LONDON – Millions of Britons could be on the verge of new coronavirus restrictions, with Britain’s deputy chief medical officer warning the nation has reached a “tipping point” similar to the situation before the countrywide lockdown began in March.
Prime Minister Boris Johnson will make a statement to lawmakers on Monday (Oct 12) amid expectations that a three-tier local lockdown system will be introduced across England.
Parts of northern England are expected to face the harshest curbs, which might include closures of some hospitality venues and, according to the Sun newspaper, a request not to travel outside local areas.
“We are at a tipping point similar to where we were in March; but we can prevent history repeating itself if we all act,” deputy chief medical officer Jonathan Van-Tam, wrote in an op-ed on Sunday (Oct 11).
“This time it is different, as we are now are going into the colder, darker winter months.”
With huge variations in infection rates across the country, a localised approach remains the best way forward, Housing Secretary Robert Jenrick said on Sky News on Sunday, adding that no one wants to see blanket measures across Britain. He declined to comment on the specifics of Monday’s announcement.
Speaking on Times Radio, Mr Jenrick said on Sunday there would be no national lockdown.
Asked whether the new measures due on Monday would include rules on travel between parts of England, he said: “The rules and guidelines the prime minister will set out tomorrow will explain how we will treat travel between different places… but we’ve always been clear that essential travel for work, for education, for important life events needs to be preserved whenever we can.”
On a short national lockdown he said: “We have got absolutely no plan to do that.”
In anticipation of fresh curbs, the government last Friday laid out more economic support for workers in areas hit by local lockdowns, with Chancellor of the Exchequer Rishi Sunak pledging to pay two-thirds of the wages of employees in companies forced to close.
That same day, two major studies showed the virus has surged in Britain, with the Office for National Statistics saying the infection rate almost doubled in the week through Oct 1, and Imperial College London estimating there were around 45,000 new infections every day in the period between Sept 18 and Oct 5.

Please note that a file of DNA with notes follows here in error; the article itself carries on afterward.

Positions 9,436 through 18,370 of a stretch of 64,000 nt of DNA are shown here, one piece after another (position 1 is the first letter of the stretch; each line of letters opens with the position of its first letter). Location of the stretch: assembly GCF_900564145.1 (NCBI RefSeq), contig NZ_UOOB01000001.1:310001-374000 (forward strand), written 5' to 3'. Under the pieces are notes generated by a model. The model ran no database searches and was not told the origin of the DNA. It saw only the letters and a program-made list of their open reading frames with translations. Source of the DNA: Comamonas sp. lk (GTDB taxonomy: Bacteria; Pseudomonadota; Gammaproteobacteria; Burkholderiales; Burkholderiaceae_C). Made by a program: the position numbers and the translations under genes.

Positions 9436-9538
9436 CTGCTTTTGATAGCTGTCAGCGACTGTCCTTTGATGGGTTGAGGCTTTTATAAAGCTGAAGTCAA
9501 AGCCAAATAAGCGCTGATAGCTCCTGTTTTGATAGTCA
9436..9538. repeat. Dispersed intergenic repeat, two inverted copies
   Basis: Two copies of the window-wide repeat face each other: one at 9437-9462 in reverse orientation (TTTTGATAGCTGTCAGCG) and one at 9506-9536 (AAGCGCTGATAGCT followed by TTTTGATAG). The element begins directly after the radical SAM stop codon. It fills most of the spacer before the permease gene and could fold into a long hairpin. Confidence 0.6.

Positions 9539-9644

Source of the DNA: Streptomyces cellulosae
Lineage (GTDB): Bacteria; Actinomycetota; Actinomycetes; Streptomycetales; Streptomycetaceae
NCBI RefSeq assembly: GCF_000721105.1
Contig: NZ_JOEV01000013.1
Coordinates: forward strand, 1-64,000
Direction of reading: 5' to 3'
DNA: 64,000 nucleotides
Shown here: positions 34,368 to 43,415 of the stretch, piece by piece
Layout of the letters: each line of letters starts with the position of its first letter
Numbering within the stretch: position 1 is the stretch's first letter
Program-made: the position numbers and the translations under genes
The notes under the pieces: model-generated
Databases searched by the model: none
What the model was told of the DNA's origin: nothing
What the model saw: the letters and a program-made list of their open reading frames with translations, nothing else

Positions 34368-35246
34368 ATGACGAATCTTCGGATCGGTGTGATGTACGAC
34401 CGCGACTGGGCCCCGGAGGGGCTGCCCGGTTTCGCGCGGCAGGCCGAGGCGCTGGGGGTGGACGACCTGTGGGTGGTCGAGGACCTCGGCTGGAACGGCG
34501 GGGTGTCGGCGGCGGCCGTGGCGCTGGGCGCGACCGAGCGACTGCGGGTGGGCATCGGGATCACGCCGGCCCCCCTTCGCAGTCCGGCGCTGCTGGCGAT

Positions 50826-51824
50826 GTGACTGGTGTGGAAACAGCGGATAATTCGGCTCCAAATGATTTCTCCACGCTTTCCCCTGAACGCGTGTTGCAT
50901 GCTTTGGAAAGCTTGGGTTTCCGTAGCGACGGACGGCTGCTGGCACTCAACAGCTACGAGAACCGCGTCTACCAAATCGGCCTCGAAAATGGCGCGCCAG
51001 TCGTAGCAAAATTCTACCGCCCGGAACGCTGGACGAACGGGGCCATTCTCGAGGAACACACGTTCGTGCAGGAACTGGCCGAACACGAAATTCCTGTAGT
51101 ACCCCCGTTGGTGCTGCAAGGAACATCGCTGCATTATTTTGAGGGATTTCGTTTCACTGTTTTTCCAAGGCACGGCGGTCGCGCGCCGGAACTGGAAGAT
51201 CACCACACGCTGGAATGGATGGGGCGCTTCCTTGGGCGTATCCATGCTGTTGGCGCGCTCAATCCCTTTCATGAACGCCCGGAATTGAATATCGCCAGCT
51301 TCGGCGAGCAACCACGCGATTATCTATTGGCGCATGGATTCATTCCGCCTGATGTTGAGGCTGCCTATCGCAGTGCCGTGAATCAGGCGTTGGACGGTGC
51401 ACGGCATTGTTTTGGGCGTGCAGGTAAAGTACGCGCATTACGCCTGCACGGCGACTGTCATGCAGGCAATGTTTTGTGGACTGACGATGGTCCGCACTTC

The Imperial College report, based on tests of 175,000 volunteers, identified an eightfold increase in infections in people over the age of 65 compared with the previous period from Aug 20 to Sept 8.
A poll from Ipsos MORI on Sunday showed the public largely supports restrictions, with seven in 10 Britons backing local lockdowns in areas where cases of coronavirus are on the rise.
The poll, based on interviews with close to 1,900 people on Oct 9-10, showed 63 per cent favour limiting social gatherings to no more than six people from two households. Six in 10 people backed banning all travel in and out of Britain.
The British public are more divided on closing all restaurants, pubs and bars, with 43 per cent in support and 37 per cent against. It was the same when survey respondents were asked about another complete nationwide lockdown, with 40 per cent against and 43 per cent for the measure.
Still, the government’s approach is coming under criticism from local lawmakers in the north of England, with Mayor of Greater Manchester Andy Burnham bemoaning a lack of communication from officials.
“To be called to a meeting with 10 Downing Street on a Friday evening, to be effectively presented with proposals that needed to be agreed over the weekend, I mean that isn’t adequate or acceptable consultation to me,” he said on Times Radio on Sunday.
“That is being railroaded into a position. It’s all come too late.”
The Sunday Times reported British mayors will be given more control over the coronavirus test-and-trace system as the government tries to secure their support. Under plans being discussed between Downing Street and mayors, ministers will empower town hall leaders to deploy new local volunteers to go from door to door and ask people to self-isolate, according to the newspaper.